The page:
But it's important to realize that the Fed envisions doing this at a time when Federal deficits are likely to be rising steeply . In the next few years, the Congressional Budget Office estimates that Federal budget gaps will be in at the $700 - $800 billion dollar range annually (hitting $1 trillion by 2021 or 2022). These assumptions of course do not factor in any potential any tax cuts, spending increases, or recessions (I think we are likely to get all three). So this means that in a few years, the Treasury will have to sell $600 billion of additional bonds into the market annually to repay the Fed while at the same time selling $800 billion or more to finance its current deficits. That may create some traffic problems. Should we assume that there are enough buyers to step up to the plate, especially if yields stay as low as they are? It's not likely.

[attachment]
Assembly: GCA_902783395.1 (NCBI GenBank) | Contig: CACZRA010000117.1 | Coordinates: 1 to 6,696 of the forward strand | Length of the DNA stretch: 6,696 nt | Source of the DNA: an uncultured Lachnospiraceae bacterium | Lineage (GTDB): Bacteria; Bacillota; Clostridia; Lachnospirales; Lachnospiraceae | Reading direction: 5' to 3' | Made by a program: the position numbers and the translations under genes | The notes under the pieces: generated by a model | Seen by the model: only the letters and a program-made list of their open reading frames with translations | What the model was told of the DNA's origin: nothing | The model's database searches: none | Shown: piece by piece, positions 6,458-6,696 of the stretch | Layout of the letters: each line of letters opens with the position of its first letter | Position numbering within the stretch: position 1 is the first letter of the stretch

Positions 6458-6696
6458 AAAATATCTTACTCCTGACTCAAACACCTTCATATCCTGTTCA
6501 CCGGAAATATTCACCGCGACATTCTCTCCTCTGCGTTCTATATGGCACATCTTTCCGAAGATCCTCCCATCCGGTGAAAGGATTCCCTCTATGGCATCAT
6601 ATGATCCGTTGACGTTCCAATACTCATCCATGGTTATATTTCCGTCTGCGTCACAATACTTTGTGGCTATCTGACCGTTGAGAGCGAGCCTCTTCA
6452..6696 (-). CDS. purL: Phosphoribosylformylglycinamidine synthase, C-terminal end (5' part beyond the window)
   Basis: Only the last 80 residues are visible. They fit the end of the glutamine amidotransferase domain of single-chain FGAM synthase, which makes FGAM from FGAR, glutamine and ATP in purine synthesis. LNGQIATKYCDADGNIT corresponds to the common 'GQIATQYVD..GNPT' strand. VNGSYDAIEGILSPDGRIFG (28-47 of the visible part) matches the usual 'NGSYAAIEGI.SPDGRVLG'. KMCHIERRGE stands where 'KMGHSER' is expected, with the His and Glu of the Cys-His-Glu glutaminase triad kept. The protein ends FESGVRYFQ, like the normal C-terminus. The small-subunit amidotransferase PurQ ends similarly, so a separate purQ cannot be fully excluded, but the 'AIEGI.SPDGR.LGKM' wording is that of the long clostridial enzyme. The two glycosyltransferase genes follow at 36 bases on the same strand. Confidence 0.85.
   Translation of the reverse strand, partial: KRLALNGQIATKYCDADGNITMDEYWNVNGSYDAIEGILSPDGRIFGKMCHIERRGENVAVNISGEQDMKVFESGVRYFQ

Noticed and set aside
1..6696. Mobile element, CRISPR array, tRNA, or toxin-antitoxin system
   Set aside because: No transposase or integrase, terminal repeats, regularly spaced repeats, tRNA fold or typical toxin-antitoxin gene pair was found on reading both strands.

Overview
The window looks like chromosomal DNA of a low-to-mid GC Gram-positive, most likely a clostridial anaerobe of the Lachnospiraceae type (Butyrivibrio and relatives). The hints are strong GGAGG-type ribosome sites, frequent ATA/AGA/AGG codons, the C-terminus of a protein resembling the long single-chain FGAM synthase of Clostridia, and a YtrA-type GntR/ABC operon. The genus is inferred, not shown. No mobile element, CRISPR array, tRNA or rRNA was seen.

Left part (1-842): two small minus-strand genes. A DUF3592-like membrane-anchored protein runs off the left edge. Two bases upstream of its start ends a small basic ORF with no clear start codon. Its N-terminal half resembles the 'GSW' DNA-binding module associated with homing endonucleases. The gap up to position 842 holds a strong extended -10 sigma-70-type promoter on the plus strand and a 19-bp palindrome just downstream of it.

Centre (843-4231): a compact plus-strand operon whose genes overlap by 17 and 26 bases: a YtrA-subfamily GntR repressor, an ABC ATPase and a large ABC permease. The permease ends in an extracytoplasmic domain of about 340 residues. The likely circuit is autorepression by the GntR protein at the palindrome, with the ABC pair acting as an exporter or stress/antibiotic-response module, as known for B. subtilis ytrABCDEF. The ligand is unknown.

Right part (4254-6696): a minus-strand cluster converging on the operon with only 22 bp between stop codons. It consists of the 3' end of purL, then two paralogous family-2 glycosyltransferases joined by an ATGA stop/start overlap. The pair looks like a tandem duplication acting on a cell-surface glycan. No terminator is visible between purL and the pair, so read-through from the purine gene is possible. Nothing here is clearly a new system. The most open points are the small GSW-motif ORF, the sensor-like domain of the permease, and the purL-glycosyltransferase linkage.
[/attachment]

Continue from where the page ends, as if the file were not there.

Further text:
With so much supply hitting the market at once, bond prices will have to fall (and yields rise) in order to attract buyers. This will amplify the tightening effect that these sales are meant to generate. Higher yields will also add a tremendous burden to the U.S. Treasury. With outstanding Federal debt already at $20 trillion, every percentage point rise in rates translates into approximately $200 billion more per year in debt service costs, which also must be borrowed. After the Fed announcement, Mick Mulvaney, the Director of the Office of Management and Budget admitted that quantitative tightening from the Fed had not factored into the Administration's long-term budget projections.